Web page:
- It is applied in removing water from lettuce after washing it in a salad spinner and separating chalk powder from water.
- It is useful for separating the isotopes for nuclear weapon programming.
Advantages of Centrifuge
- Enclosed operation and consequently clean appearance
- Quick start-up and shutdown
- Easy automation and continuous operation if necessary
- Low capital cost-to-capacity ratio
- Quick adjustment of operating parameters
- High flexibility and outstanding performance
- Simple operation and easy installation
Limitations of Centrifuge
- Separating light particles (with almost negligible mass) is exceedingly difficult.
- A centrifuge, despite its kind, is a very sophisticated electrical device that requires specialist servicing in times of malfunction, making device maintenance extremely difficult and expensive.
- High energy usage because it has so many power-consuming features such as temperature control and rotor spinning.
- Due to their high rotation rates per minute, centrifuges produce noise disruptions. Since it uses rotations, vibrations are unavoidable, which will cause noise pollution and prevent its use in some areas.
- Most often, a backup machine is required to step in when the primary equipment breaks down.
- Extensive use of polymers
- Before the operation, always check that the centrifuge is on a suitable surface.
- Keep the lid closed while the rotor is operating.
- When the centrifuge shakes or vibrates, unplug it.
- Make sure tubes work with programs and settings before using them. The tubes used for the centrifuge should be in a set that is matched.
- Balanced neighboring and opposing loads should be used to load tubes symmetrically. Use mass instead of volume to balance the tubes.
Laboratory centrifuge MC-20000 (Medline Scientific)
- RCF value is automatically shown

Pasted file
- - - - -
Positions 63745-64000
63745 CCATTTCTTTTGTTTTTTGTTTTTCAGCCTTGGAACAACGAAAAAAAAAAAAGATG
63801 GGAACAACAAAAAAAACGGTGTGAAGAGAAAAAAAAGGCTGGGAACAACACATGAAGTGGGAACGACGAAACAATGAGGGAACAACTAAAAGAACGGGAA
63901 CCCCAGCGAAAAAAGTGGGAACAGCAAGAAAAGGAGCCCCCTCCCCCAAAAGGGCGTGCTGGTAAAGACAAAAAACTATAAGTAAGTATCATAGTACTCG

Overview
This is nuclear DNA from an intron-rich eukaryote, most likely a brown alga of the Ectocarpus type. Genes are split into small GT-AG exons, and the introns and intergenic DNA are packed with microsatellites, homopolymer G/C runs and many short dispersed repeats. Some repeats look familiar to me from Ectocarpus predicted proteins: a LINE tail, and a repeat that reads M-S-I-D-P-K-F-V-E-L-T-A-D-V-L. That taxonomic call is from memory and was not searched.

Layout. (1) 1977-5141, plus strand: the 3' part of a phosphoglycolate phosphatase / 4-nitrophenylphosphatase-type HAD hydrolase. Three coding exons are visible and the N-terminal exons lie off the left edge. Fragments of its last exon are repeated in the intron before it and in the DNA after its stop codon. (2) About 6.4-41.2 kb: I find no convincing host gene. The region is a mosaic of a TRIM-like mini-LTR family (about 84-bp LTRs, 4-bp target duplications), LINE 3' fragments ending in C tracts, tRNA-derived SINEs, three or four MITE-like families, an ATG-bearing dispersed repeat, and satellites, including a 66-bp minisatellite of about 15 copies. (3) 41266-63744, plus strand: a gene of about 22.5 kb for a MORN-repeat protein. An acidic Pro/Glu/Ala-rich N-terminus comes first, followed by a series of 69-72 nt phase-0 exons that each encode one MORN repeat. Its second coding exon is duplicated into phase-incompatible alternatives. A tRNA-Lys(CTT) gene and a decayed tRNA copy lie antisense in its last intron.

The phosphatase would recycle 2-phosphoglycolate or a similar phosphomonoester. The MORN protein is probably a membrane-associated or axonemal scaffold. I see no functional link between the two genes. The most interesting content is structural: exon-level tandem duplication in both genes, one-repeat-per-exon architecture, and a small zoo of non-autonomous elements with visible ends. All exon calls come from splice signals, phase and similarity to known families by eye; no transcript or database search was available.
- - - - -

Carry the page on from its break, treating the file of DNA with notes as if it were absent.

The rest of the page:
- Equipped with microprocessor control, brushless motor, and widescreen digital display showing speed, time, temperature, etc.
- Built-in safety systems include electronic door locks, unbalance, over-speed, and over-temperature alerts.
Analytical centrifuge ZENTRIMIX 380 R (Andreas HETTICH GmbH & Co.KG)
- Numerous common operations in research and analytical laboratories are facilitated by the dual centrifuge ZentriMix 380 R.
- Creating nanoparticles in sealed (sterile) vials or mixing heavy or difficult-to-mix components are two common applications.
- The noise level is minimal during the performance compared to typical lab shakers.
Laboratory microcentrifuge 5425 (Eppendorf SE)
- The Centrifuge 5425 R’s upgraded cooling system guarantees optimum separation outcomes and consistent cooling at 4°C, even when the rotor operates at its highest speed.
- Centrifuging samples in 18 spin columns and 1.5 or 2.0 mL tubes at a maximum speed of 18,565 x g is possible with the Eppendorf Kit rotor F-45-18-11-Kit.
Laboratory centrifuge PURISPIN 6 (CRYSTE)
- Excellent Durability.
- Easy to Operate.
- Quiet Operation.
- Compact Design.
Blood bank centrifuge NJ-12 (Lepu Medical Technology)
- Maximum speed: 3000 rpm.
- Precision at high speed.
- Little noise.
- Automated oversight of the entire procedure.